Confession: I’m a Philadelphian and I’ve Never Seen Rocky
I know a little bit about Rocky, mostly because I grew up around here. I can even imagine scenes: Rocky (real name?) runs through the Italian Market. He chases chickens. He punches gaping slabs of meat in a meat locker. He yells “Adrian!” Adrian wears a beret. At some point, Rocky fights a guy called Drago — although, on second thought, Drago might not appear until a later movie. The chickens, too. In my estimation, there are about 179 Rocky movies … and I’ve seen precisely zero of them.
There are other seminal films I haven’t seen: Star Wars, Indiana Jones, The Terminator. My lack of late-’70s-and-’80s cinema knowledge makes me a bad 30-something. The fact that I’ve never seen Rocky? This makes me a bad Philadelphian.
Rocky, both the movie and the character, is Philadelphia’s grand claim to fame, arguably more so than real humans like Grace Kelly or Tina Fey or Joe Frazier (an actual boxer) or Katharine Drexel (an honest-to-God saint). I find this sort of weird. I see tourists taking photos, fists raised, in front of the Rocky statue, and I wonder if they realize he’s not a real person. And then I look at them more closely — this fanny-packed and selfie-sticked bunch delighting in a sculpture of Sylvester
Stallone — and I’m hit with another thought: What am I missing?
I blamed my parents for not forcing me to watch the movie when I was younger, and I called my dad to ask how this parenting misstep occurred. I figured he’s never seen it, either. My dad’s not much of a boxing guy.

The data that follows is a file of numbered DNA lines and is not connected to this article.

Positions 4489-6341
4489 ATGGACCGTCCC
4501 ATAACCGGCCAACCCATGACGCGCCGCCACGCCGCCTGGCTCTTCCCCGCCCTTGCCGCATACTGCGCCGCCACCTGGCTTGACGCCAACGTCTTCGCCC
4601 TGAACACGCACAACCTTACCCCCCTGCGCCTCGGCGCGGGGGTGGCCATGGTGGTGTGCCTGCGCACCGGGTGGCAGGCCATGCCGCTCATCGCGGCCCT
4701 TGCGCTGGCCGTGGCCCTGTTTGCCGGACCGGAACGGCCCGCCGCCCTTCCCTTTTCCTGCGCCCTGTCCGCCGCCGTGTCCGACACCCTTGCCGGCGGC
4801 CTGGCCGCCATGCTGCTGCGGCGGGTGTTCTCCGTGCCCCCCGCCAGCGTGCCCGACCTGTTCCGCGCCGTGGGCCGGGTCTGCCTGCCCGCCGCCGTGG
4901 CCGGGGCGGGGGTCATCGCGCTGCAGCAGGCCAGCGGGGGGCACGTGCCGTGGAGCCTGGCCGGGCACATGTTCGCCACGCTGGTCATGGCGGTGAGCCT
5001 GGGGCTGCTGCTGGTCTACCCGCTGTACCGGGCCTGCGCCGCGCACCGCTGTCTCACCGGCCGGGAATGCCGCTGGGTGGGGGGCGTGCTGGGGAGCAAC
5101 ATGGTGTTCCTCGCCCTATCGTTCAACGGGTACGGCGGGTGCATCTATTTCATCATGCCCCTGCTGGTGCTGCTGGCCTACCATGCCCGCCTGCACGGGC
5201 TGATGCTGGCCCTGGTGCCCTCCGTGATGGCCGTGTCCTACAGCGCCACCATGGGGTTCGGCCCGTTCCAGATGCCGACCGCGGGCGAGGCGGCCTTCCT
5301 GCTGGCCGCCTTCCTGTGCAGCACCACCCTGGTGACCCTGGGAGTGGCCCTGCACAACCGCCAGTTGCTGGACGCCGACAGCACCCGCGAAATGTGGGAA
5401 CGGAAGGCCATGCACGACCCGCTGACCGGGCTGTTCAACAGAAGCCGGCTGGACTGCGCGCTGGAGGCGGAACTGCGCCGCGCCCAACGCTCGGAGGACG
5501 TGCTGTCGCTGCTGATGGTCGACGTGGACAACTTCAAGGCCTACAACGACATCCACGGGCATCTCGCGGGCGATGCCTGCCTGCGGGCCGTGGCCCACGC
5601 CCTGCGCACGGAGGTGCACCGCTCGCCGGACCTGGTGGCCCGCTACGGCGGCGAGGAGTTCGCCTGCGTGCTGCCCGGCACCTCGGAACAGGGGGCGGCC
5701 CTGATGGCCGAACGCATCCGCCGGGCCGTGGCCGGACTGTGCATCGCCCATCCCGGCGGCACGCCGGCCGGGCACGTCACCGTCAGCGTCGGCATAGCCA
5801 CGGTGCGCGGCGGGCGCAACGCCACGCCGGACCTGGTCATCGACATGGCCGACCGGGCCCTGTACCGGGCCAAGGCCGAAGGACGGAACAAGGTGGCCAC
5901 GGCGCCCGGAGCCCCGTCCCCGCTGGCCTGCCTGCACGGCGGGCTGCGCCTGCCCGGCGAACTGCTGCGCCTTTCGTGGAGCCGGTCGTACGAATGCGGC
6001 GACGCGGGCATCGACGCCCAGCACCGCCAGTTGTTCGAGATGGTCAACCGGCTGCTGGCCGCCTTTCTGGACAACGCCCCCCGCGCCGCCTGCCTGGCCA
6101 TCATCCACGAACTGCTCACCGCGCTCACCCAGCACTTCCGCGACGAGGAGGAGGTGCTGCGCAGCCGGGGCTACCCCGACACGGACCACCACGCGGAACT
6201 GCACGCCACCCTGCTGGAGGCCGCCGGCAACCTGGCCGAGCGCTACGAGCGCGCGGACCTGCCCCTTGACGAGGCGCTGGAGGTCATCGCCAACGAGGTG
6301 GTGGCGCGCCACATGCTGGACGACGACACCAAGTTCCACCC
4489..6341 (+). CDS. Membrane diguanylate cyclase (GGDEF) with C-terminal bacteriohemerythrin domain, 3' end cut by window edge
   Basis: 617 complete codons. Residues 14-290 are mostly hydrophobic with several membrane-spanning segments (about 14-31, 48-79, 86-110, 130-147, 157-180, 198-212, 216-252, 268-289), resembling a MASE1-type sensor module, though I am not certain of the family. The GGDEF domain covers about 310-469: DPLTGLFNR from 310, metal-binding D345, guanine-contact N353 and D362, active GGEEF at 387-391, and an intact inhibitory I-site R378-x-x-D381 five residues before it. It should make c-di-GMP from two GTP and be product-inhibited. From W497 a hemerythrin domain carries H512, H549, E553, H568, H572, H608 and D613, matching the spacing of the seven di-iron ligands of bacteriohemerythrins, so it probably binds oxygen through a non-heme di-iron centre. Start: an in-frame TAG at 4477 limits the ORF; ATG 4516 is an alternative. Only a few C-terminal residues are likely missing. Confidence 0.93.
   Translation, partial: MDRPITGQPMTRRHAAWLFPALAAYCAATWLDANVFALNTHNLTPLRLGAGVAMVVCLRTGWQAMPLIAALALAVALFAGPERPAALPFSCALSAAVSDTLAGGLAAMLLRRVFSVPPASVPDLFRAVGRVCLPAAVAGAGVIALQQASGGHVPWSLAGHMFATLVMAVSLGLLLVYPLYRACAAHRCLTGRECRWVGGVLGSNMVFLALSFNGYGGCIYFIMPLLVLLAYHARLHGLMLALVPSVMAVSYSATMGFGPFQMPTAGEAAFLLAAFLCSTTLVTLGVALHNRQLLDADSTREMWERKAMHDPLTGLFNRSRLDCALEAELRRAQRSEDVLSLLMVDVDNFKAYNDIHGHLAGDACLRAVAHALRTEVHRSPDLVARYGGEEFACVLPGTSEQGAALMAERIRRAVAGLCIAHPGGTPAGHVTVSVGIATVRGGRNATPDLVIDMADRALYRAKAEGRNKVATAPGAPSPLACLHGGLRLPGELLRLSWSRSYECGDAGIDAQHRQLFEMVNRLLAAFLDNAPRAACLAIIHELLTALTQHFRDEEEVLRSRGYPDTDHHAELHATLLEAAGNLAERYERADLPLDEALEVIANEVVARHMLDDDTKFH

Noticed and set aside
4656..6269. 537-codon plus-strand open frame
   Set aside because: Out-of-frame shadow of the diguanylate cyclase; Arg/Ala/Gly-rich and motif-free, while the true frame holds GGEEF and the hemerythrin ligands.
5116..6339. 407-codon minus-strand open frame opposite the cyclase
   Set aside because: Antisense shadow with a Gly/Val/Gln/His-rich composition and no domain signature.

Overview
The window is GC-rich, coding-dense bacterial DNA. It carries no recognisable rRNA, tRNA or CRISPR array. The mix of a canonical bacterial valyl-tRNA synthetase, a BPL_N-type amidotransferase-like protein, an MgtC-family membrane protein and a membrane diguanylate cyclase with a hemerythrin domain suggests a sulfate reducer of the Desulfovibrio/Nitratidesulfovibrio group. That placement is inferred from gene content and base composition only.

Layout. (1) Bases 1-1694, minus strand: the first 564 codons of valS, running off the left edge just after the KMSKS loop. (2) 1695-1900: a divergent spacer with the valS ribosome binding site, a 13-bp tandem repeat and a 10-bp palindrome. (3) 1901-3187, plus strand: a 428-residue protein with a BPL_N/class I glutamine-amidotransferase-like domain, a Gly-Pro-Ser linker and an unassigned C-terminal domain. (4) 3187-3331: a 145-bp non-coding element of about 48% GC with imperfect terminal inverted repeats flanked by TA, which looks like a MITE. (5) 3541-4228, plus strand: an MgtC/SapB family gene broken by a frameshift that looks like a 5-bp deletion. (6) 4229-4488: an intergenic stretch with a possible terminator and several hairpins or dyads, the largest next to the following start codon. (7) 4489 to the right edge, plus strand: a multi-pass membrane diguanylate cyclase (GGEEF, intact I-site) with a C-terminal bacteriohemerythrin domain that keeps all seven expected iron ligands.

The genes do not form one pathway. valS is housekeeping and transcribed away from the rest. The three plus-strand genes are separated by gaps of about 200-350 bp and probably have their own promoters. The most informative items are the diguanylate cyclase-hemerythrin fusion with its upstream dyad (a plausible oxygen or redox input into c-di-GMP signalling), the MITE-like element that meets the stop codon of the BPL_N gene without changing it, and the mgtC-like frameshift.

“You’ve never seen Rocky?” he said, flabbergasted. “That’s very bad. I never showed it to you because you were never interested. But still? You’ve never seen it still?”
Apparently Rocky is like the ballet or the opera: Even if you’re not remotely interested in it, you have to see it at least once in your life to prove you’re a real person who knows things.
So I finally sat down to watch it with my husband. (He owns the entire boxed set — who knew?) “No talking,” he said gravely as he loaded the disc into the DVR, handling it as if it were Communion. Throughout the movie, I could feel him looking at me, as if to make sure I was watching hard enough.
A few takeaways: Rocky mumbles. Also, Rocky is funnier, sweeter, than I imagined a movie about people beating the crap out of each other would be. But — but — and here was my fundamental misunderstanding of the movie: Rocky doesn’t win.
“What just happened?” I demanded when the still shot of Adrian embracing a pulpy-faced Rocky signaled that the movie was over and there wouldn’t be a recount.
“It was a split decision! But he made it through all 15 rounds, and Adrian loves him!” my husband said, his eyes actually shining. “It’s a love story at the heart of it.”
Bullshit. Rocky should have won. Sure, it might’ve been trite, a glossy Hollywood ending to a movie that served up the grit and heart and scrappiness of our city in the ’70s. But I guess this is why people love it so much — because you do end up rooting for him, this mumbling, fumbling underdog who somehow managed to snag a statue in front of the Art Museum.
I hear Rocky wins in other movies. Maybe I’ll see them eventually. You know, someday.
Read Also: Rocky: An Oral History »
This article first appeared in the December 2016 issue of Philadelphia magazine.